“Some people can now afford to send their children to school again” George on the impact he and his team have had on the community. Photo: Matt Foster “Some people can now afford to send their children to school again” George on the impact he and his team have had on the community. Photo: Matt Foster

George, a volunteer at Kakata YMCA in Liberia, has a passion for local community development. Though not without its challenges, George feels he thrives on the skills and opportunities his work provides him.

George, as he is known to his friends and colleagues, graduated from Lango Lippaye High School in 2016. Since leaving full time education he has taken on more roles and responsibilities and volunteers full time at the YMCA in Bassa Community, Kakata. George is extremely passionate about youth work and grateful for the skills and inspiration he gains from the YMCA.

George lives in Bassa, which he says faces many challenges with its high youth population. A lack of education and jobs means many young people become vulnerable members of the community. Often crime and gambling are popular methods of earning a living. “Many young people do not see the benefit of volunteering,” says George, “and are just interested in quick money.” Liberia has a huge youth population at 70% per cent, and yet they are vastly underrepresented in politics and local services., and Bassa reflects this .. George notes how often “young people are not given the chance to speak their minds or make the right choices for themselves,” and explains the heavily influential role that parents play in their children’s lives.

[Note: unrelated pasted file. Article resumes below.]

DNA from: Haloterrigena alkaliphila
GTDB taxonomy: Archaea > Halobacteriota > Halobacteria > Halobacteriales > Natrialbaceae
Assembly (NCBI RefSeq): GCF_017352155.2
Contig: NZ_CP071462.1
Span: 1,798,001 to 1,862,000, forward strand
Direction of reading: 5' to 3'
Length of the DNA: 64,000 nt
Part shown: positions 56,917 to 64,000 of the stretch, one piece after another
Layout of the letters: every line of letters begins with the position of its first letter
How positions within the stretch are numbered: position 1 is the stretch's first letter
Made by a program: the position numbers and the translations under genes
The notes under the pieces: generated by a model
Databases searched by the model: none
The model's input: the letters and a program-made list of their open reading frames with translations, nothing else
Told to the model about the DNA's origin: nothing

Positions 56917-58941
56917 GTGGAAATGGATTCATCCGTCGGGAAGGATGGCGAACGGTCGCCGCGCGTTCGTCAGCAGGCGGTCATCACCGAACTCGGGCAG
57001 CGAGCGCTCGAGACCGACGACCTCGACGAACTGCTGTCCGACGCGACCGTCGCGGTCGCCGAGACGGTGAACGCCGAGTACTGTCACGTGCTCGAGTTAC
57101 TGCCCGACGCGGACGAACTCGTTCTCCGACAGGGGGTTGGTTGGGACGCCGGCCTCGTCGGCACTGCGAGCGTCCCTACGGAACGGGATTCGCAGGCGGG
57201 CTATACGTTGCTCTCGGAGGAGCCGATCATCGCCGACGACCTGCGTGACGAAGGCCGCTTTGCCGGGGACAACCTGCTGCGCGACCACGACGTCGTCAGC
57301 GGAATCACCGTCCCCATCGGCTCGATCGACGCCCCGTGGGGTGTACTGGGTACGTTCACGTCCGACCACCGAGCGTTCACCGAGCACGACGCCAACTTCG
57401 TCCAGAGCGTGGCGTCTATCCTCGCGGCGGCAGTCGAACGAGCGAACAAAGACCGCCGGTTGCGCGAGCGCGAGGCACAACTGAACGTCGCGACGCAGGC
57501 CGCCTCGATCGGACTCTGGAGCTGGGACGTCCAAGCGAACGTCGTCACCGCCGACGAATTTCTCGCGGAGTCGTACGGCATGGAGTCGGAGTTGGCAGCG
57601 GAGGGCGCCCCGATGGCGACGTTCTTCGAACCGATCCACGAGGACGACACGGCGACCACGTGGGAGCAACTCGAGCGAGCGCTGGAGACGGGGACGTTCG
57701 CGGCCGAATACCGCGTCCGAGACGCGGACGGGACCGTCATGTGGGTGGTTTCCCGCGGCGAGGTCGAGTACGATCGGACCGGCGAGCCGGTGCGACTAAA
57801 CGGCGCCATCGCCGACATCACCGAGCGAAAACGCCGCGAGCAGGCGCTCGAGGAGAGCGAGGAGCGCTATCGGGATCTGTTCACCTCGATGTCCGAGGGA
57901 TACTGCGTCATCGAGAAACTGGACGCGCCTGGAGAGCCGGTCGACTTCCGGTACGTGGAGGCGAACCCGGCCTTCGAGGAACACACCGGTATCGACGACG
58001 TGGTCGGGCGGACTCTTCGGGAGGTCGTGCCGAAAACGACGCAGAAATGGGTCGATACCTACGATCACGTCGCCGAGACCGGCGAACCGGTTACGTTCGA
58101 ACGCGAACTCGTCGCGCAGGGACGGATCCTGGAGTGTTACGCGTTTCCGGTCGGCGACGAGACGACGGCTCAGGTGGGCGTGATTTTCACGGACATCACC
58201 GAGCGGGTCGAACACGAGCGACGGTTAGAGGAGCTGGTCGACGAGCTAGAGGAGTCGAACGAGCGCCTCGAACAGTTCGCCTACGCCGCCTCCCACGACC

One thing that George likes about his community is the willingness of young people to change; many are unhappy with their lives, have low self-esteem, and perhaps turn to drugs or alcohol as an escape, but George enjoys the challenge that comes with helping someone turn their life around.

George’s work with the YMCA primarily focuses on his role as a peer educator. He and other team members go to schools and various communities to hold sessions on youth advocacy, drugs and alcohol, crime, and prostitution.

He and a team of trained individuals focus on areas in their community that were particularly affected by Ebola, their livelihoods, work and economies being devastated by the virus in 2014. The sessions are held once or twice a month. Sometimes they focus on enterprise and employability training for young people so that they may find work and help to stimulate their local economy. Other times meetings are held with the elders of various communities in order to create cooperation in working towards a common goal. “Some people can now afford to send their children to school again” says George, who feels that the Y Care International’s work has had a direct impact on his skills and the lives of his local community.

Written by Y Care International volunteer Laura Maguire